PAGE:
This summer was an emotional one for our entire family. Our aunt was diagnosed with Alzheimer’s disease in 2015 and while we’ve done everything we can to keep her in her own home, she now faced a quality-of-life crisis.
Our aunt never married. Although she didn’t have children of her own, she has always treated my six siblings and me as her own. Since our mom – her sister – died in 1995, she has been the matriarch of our family and a mother figure to all of us. Her social life was very active. She has always been an active and fiercely independent woman. So, as you can imagine, this has been a rocky road for her.
My siblings all expressed a sincere interest in assisting with her care, yet their own family circumstances each presented a number of challenges, mainly to do with scheduling and availability. Since I’m the one with the most flexible schedule, I have, for the past year and a half, been our aunt’s part-time caregiver. This consists of driving from South Jersey to Center City, Philadelphia at least once per week to dispense and organize her medications, attend her doctor appointments, buy food, pay bills, oversee her part-time aide and manage any other needs that cropped up. I’ve spent countless hours on the telephone reassuring her that she hadn’t “completely lost her mind”, as she called it. Her short-term memory loss was frightening her and causing depression and anxiety.
Our family knew her diagnosis of Alzheimer’s meant that eventually she wouldn’t be able to live alone but my aunt, my husband and I had always assumed she would come to live in our home, a request she had made years ago while staying with us for a month as she recovered from heart surgery.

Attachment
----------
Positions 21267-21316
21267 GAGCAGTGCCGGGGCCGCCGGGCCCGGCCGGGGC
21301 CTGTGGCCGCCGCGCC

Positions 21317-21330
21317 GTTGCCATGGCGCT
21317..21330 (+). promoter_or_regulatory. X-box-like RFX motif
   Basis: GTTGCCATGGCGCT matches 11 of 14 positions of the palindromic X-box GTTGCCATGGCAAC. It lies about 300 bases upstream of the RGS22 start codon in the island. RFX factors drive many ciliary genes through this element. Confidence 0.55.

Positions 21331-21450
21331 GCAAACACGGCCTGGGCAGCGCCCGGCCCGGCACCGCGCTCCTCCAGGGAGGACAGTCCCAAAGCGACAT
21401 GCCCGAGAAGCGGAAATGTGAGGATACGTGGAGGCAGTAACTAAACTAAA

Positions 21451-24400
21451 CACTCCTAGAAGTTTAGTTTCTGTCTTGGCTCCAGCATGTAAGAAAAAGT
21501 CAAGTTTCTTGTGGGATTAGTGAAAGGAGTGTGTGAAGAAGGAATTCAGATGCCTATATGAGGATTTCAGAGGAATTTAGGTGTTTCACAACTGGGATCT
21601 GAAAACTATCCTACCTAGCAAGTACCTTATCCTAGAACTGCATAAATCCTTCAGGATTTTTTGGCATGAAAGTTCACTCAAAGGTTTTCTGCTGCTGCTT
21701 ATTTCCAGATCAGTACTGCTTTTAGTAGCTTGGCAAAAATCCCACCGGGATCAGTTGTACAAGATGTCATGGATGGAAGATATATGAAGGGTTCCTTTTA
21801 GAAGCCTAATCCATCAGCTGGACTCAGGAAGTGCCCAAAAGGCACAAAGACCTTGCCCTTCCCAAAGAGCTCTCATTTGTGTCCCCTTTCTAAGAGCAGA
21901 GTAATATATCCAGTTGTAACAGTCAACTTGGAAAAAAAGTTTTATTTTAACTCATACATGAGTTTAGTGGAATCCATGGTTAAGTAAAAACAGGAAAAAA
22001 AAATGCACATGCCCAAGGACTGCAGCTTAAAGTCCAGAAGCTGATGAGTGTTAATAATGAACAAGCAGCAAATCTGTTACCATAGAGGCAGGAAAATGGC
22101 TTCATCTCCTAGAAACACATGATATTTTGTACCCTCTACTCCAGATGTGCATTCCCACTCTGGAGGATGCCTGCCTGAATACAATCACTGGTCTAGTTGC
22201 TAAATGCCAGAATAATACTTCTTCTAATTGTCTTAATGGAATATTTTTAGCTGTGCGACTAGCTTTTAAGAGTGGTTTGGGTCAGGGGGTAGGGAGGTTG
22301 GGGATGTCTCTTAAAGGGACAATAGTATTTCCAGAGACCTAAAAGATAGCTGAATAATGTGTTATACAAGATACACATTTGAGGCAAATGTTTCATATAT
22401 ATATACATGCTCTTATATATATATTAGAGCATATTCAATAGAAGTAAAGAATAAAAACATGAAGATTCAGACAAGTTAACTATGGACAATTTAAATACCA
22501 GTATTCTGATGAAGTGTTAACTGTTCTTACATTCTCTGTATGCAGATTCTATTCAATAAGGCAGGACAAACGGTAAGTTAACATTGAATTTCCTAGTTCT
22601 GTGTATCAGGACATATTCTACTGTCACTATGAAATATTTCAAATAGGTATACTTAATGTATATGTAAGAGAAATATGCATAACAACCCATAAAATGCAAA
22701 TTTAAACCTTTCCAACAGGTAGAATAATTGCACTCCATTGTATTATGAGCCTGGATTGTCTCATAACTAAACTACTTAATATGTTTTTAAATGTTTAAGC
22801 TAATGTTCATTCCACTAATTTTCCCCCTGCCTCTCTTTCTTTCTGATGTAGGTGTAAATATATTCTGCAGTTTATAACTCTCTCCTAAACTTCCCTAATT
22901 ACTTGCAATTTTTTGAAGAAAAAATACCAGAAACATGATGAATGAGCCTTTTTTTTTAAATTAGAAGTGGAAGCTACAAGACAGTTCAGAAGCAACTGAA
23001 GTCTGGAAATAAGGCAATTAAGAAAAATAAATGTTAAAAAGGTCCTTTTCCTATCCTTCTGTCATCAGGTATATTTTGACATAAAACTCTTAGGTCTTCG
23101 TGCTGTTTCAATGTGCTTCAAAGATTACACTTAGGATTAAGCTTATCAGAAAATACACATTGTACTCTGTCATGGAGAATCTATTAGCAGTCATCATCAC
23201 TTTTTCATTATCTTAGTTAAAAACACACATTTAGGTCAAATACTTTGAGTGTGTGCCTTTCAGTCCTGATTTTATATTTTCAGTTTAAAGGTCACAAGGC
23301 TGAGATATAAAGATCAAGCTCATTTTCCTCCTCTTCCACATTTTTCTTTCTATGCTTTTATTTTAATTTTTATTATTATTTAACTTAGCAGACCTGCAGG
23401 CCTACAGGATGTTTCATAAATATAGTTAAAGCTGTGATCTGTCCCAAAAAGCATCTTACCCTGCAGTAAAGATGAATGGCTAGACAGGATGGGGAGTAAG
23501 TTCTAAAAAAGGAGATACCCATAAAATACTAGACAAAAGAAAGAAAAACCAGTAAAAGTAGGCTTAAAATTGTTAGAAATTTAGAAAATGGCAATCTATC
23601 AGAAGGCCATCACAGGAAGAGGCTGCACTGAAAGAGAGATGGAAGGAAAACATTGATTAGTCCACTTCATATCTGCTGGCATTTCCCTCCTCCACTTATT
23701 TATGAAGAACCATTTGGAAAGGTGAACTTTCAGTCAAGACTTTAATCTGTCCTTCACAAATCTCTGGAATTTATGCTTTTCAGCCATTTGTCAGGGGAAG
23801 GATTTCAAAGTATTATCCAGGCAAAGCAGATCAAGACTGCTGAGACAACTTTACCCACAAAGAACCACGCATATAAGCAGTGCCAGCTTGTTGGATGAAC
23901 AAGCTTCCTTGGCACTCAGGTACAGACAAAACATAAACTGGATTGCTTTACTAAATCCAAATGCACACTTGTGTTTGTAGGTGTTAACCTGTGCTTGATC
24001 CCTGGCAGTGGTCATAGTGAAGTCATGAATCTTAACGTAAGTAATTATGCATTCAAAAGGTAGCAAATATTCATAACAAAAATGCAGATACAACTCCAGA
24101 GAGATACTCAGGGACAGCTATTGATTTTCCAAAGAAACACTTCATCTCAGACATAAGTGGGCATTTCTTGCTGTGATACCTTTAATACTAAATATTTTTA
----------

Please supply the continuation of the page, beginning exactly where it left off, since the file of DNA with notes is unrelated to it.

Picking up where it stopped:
When we realized she needed more than part-time care, I presented this living arrangement to her team of doctors. I was shocked when they all staunchly opposed the idea. Although there were several factors that colored their decision, the biggest one was that she should move to her final home while she is still in the early stages of this horrible disease. The benefit to this is that she will be well acclimated to her residence by the time the disease is in its final phase. They didn’t want her to move in with us while experiencing moderate short-term memory loss and then have to move to a facility later when her memory was all but gone.
Several other problems factored in: I work variable hours so we would still have to hire a part-time aide for her. The doctors felt she needed to have a more regimented lifestyle. In addition, she has been a city girl her whole life. The doctors told us that if she happened to wander alone outside of our home in the suburbs, it could cause great traumatic distress when she not only realized she was lost, but also absorbed that the surroundings looked nothing like the type of neighborhood to which she was accustomed. The last problem was that since she had lost almost forty pounds in the past two years and had great trouble remembering if she took her medications. The doctors felt she would best thrive in a facility where her food intake and medications could be monitored by professionals.
It wasn’t easy for all of us (my siblings and their spouses were all involved in the discussion) to tell her we felt it was best for her to move into an assisted living facility. But, with a great amount of love and respect, we did it. When she got over the initial shock, she told us that she trusted all of us and knew that we always had her best interests at heart. We couldn’t ask for more than that.